Uncertainty & Surprise in the Exact Sciences
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There will be three speakers:
Jan-Willem Romeijn (Groningen): Model uncertainty and implicit complexity
ABSTRACT: Statistical model selection is a technique that is routinely used by social scientists when they need to choose among rivalling models of a target system. Arguably, it provides a statistical answer to what is often called model uncertainty, i.e., uncertainty that can perhaps not be expressed in the usual probabilistic fashion. Evaluation criteria for models include proximity to a hypothesized truth, and past or expected predictive performance. Remarkably, almost all such criteria lead to a built-in disadvantage for complex models. This paper concerns a hitherto untargeted problem with the notion of complexity that shows up in statistical model selection, specifically in curve fitting. It turns out that we can fit any scatter plot exactly at little cost in complexity, by choosing a family of highly versatile curves. The paper presents a diagnosis of this problem and investigates if and how current model selection tools can be used to resolve it. The upshot is that the evaluation of models must occur against a shared theoretical background. This reflects negatively on the use of model selection for resolving model uncertainty.
Liesbeth de Mol (Ghent): Unpredictability in computer-assisted mathematics.
ABSTRACT: In a paper from 1965, computer pioneer and mathematician Richard Hamming points at a fundamental misconception about computers, viz. that they can only do what they are told to do. Hamming's objection against this misconception is the inherent unpredictability of (the behavior of) computer programs. The aim of this talk is twofold. On the one hand, I will show how such unpredictability lies at the core of computer-assisted mathematical experiments. On the other, I will show how it is this unpredictability and the new (local and global) problems it results in for the mathematicians, which offers one possible way to tackle the still difficult question of the impact of the computer on mathematics. One hypothesis which will be suggested on the basis of several historical case studies is that this unpredictability is (re-)injecting time into mathematics.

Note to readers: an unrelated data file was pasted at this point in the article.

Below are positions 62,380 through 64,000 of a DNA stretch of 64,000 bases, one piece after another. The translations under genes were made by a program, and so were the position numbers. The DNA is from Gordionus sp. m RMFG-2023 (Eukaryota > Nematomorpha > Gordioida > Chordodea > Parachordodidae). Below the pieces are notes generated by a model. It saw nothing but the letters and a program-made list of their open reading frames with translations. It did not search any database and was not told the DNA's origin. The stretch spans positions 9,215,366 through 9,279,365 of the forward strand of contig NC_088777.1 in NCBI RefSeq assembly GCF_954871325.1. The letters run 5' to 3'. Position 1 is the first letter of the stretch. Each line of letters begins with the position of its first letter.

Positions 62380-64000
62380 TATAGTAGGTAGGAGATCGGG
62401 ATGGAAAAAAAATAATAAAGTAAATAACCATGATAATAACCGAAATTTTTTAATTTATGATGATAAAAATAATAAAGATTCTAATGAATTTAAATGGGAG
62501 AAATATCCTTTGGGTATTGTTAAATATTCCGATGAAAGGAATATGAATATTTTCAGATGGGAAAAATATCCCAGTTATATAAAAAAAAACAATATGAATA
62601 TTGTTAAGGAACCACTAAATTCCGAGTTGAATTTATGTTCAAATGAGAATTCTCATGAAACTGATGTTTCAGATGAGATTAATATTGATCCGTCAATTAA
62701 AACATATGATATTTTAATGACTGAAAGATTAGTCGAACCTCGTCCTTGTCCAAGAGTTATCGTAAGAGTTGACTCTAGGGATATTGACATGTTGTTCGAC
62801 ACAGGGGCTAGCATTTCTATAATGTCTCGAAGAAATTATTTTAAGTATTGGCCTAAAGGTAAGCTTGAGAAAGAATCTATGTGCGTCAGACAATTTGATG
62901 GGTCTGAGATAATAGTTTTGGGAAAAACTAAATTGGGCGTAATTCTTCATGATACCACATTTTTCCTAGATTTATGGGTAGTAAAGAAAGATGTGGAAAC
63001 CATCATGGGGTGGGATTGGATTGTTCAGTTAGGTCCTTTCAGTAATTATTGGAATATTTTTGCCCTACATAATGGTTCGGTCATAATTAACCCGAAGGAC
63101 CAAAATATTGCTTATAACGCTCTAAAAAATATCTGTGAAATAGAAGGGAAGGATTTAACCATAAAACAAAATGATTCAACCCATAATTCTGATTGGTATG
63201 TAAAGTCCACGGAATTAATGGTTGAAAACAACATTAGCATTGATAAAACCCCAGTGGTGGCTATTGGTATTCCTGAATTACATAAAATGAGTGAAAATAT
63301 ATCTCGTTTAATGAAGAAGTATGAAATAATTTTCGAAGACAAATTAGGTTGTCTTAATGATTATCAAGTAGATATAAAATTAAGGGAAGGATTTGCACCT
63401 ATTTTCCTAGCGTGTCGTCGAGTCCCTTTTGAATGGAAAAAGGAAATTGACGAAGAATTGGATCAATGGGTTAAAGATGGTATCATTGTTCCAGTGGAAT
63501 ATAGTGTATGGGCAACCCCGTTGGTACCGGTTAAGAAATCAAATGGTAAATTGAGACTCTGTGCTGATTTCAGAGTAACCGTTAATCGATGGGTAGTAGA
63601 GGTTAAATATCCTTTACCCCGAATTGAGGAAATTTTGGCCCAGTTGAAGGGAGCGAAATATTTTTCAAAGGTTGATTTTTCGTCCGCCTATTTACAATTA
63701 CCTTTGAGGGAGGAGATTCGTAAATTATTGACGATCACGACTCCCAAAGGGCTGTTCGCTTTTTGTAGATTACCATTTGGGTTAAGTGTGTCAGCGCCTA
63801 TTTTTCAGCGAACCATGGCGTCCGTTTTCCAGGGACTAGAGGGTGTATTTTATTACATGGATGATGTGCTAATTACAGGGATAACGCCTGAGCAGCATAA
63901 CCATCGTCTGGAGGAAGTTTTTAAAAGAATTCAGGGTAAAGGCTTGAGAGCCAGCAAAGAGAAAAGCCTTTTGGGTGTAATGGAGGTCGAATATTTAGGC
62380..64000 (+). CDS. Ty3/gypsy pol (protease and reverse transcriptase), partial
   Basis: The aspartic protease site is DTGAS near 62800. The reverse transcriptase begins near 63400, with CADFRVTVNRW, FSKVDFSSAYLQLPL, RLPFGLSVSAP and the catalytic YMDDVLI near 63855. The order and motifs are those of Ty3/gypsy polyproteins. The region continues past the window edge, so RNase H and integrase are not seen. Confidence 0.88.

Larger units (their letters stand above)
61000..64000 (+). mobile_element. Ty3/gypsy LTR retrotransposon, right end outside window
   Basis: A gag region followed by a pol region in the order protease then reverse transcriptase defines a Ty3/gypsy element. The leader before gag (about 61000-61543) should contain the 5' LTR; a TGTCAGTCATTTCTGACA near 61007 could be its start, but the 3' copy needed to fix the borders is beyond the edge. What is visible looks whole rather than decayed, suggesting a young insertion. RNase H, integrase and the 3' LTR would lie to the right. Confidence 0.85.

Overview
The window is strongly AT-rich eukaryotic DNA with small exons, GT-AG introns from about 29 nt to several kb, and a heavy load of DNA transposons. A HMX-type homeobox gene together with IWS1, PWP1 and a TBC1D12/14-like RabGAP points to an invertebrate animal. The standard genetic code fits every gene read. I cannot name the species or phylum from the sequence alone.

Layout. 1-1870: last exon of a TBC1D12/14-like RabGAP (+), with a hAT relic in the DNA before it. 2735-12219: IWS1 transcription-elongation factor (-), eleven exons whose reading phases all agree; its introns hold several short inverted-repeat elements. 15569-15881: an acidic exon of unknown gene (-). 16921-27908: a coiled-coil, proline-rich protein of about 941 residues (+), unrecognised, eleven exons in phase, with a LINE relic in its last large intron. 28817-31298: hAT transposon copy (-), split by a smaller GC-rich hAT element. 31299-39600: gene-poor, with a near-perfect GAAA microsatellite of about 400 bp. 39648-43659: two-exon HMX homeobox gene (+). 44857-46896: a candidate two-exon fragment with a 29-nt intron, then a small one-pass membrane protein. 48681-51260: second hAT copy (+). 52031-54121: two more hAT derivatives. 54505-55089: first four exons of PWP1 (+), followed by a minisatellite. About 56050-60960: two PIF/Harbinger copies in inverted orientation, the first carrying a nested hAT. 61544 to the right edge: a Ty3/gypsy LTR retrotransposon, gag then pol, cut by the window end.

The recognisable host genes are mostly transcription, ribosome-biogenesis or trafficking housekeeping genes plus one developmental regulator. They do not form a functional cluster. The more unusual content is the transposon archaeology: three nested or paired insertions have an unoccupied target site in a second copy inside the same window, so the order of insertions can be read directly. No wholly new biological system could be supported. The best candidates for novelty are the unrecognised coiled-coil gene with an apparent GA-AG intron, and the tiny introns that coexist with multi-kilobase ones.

Peter Streufert (University of Western Ontario, London): "Off-equilibrium beliefs in a game, and off-paradigm beliefs in a science"
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